Mired in blood, rulers like Vlad the Impaler, the inspiration for Bram Stoker’s Dracula eliminated his many enemies by impaling victims on wooden stakes. Most were Muslim.
I don’t recall my grade in that course, but I was mesmerized. Enough remained with me to pass on to my history students. For example, as America fought their Civil War, a Medieval system still restrained Eastern European society. Blood feuds raged through the mountain terrain pitting Croats against Serbs, against Albanians, against Bulgars, and on and on. By the end of the 19th Century the Balkans acquired a new moniker, “the powder keg of Europe.”
The ignition of World War One began in Sarajevo, the center of Bosnia Herzegovina. As the Ottoman Empire eventually receded southward, the Austro-Hungarian Empire aimed to absorb Bosnia as their own. Hapsburg Emperor, Franz Joseph sent his nephew on a good will mission to picturesque Sarajevo. For the nephew, Franz Ferdinand, this would be his last royal duty. A Serb teenager waiting on the processional route shot the Hapsburg heir, and his wife, too. From that incident came “The War to End All Wars.”
This essay barely scratches the full history of Eastern Europe. Russia, Ukraine, Hungary, Bulgaria, Yugoslavia, Poland, and Kosovo, all hold eons of collective history, enough to study a lifetime.
Still much like an unfinished jigsaw puzzle with scattered and missing pieces, an incomplete picture of the region remains. World War Two, the frigid tension of the Cold War, and the Balkan Wars of the mid-1990’s all continue to pull the world in, as if a black hole.
I stuck with that college class, in that professor’s office, and as a result understand why NATO, including US peace-keeping forces, still must remain in the “Land Without Justice.”
Gail Chumbley is an author, and history educator. Her two books, “River of January,” and “River of January: Figure Eight,” both available on Kindle. In addition Gail has composed two plays, “Clay” and “Wolf By The Ears.”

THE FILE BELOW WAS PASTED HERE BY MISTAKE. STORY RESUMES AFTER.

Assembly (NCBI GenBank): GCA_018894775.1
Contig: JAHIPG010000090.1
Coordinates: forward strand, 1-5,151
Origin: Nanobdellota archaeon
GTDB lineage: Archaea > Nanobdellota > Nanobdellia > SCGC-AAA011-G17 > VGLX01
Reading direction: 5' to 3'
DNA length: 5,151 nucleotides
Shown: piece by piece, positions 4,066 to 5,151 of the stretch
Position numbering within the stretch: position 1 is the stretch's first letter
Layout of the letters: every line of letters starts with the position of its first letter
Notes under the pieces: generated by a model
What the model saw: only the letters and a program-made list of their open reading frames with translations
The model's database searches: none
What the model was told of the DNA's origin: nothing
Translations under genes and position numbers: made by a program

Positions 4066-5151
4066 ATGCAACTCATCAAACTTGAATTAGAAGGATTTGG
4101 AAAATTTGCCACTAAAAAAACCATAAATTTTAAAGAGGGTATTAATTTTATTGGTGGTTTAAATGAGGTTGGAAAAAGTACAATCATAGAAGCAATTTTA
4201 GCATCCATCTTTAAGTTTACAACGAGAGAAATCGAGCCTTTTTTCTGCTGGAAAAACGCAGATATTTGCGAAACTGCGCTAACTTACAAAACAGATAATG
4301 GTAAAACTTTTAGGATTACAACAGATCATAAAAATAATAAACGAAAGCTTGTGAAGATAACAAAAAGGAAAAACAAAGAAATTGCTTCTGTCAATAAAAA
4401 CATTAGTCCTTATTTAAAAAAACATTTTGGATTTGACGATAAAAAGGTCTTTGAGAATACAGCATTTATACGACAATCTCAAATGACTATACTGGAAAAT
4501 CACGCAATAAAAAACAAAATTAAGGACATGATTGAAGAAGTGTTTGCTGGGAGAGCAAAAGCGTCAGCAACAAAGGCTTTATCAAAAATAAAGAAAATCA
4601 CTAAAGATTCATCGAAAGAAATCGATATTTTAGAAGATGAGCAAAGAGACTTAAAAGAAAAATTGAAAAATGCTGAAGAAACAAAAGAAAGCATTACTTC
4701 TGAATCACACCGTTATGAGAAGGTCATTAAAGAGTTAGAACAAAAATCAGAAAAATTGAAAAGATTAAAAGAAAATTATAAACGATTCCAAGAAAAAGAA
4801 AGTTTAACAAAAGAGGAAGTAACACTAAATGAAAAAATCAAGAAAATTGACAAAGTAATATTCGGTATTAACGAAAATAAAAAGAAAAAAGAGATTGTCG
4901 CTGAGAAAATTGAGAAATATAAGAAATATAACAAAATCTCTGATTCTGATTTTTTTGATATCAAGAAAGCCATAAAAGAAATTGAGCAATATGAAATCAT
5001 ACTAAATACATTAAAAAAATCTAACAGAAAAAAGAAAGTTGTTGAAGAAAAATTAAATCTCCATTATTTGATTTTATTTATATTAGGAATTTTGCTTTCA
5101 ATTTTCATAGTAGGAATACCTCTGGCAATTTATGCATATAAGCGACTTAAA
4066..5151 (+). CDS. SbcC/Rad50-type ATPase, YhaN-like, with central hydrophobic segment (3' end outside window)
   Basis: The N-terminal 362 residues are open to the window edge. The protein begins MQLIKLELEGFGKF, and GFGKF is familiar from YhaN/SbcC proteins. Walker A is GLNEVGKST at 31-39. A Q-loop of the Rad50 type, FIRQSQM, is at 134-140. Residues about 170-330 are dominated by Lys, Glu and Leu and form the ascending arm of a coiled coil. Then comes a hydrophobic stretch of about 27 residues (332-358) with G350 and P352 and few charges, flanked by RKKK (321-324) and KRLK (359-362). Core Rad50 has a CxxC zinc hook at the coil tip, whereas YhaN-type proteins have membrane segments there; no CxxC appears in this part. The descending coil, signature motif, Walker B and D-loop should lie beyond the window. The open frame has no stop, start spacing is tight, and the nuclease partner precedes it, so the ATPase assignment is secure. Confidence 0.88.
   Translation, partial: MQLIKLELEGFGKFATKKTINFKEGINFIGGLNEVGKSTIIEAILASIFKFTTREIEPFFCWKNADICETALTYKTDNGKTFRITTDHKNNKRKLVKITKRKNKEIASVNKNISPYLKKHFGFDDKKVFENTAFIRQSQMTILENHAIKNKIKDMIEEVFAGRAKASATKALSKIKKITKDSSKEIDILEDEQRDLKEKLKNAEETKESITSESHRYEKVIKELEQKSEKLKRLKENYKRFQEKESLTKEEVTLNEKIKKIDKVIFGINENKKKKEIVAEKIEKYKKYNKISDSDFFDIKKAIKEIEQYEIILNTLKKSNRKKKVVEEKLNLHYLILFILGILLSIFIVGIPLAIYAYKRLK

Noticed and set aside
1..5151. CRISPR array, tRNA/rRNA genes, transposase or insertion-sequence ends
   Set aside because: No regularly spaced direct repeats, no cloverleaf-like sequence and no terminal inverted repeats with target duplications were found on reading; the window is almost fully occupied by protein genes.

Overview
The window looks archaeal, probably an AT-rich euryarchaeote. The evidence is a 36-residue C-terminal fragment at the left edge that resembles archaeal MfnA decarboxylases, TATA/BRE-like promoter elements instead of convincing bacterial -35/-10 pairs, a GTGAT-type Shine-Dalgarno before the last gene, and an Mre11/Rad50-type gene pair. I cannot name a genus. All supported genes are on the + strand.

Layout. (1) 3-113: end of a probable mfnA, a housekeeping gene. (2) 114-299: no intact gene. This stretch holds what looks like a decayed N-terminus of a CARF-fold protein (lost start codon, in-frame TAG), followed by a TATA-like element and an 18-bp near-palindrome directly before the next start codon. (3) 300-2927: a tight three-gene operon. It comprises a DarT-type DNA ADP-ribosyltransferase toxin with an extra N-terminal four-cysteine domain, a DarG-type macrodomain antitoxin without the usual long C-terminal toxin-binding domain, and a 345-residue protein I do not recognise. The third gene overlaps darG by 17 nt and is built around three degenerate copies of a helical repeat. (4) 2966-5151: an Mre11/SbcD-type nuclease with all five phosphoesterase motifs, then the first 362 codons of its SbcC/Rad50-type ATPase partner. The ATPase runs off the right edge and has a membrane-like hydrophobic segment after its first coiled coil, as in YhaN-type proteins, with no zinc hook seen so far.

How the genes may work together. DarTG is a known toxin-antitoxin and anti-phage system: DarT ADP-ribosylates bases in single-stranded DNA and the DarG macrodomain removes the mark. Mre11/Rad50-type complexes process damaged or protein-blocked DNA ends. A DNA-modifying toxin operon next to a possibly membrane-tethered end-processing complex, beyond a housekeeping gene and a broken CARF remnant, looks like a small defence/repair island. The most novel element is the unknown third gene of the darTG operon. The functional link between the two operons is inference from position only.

King of the Hill
General Washington had not yet been appointed commander of the Continental Army. Nonetheless, the conflict against Great Britain, though running hot after Lexington and Concord, remained an informal, isolated brushfire in the eyes of the Crown. Still, the very presence of soldiers grated Bostonians, enough that outraged patriots plotted retaliation.
June 16th, after dark, these Sons of Liberty acted, digging in on Breeds Hill located near Bunker Hill, north of the city in Charles Town. All that night these newly minted Minutemen stacked preloaded-muskets, entrenched, and waited for sunrise. At first light, the startled Redcoats scrambled to form lines and launch an offensive against the rebels. Though holding the line through three assaults, the Bostonians, low on gunpowder, were forced to melt away into the surrounding area. The shocked Brits decided to call the contest a victory.
But as one royal officer candidly admitted, “if we win anymore like this, we’ll lose this war.”
That is the lesson of Bunker Hill, hold the high ground, and draw the fight uphill to a well-defended position.
General George Washington arrived in Boston the next month, taking command of the motley Continental Army. Positioning his inexperienced troops on the heights surrounding the city, Washington bluffed his military strengths. When actual heavy guns finally reached Washington, the Redcoats had had enough, and on March 17, 1776, all the King’s men evacuated to Canada.
Two philosophers on warfare, China’s Sun Tzu, and Prussian, Carl von Clauswitz had committed to paper their respective views on the value of the high ground. Sun Tzu in the 6th Century, and Clausewitz in the early 19th Century argued its significance. Much like that game, “King of the Hill,” we played as kids, the advantage belongs to the person on top. That essentially defines both tacticians principles.
Yet, physically holding a hill doesn’t go far enough. Both philosophers argued that a moral high ground is equally essential, an armed force must be clad with a virtuous cause.
A higher moral purpose fills the sails to victory.
In 1860, Republican candidate Abraham Lincoln won the presidency, becoming America’s 16th President. That moment weighed with foreboding, as Southern States, one by one, chose to secede from the United States. The new President viewed this idea as impossible–statehood was not a revolving door. In his inaugural address. Lincoln spoke plainly, “In your hands, my dissatisfied fellow-countrymen, and not in mine, is the momentous issue of civil war.”
Then Lincoln, and the the rest of the nation watched and waited. On April 12, 1861 guns thundered from Charleston, South Carolina, smashing into Fort Sumter, a federal installation in the harbor.
Boom, done and done.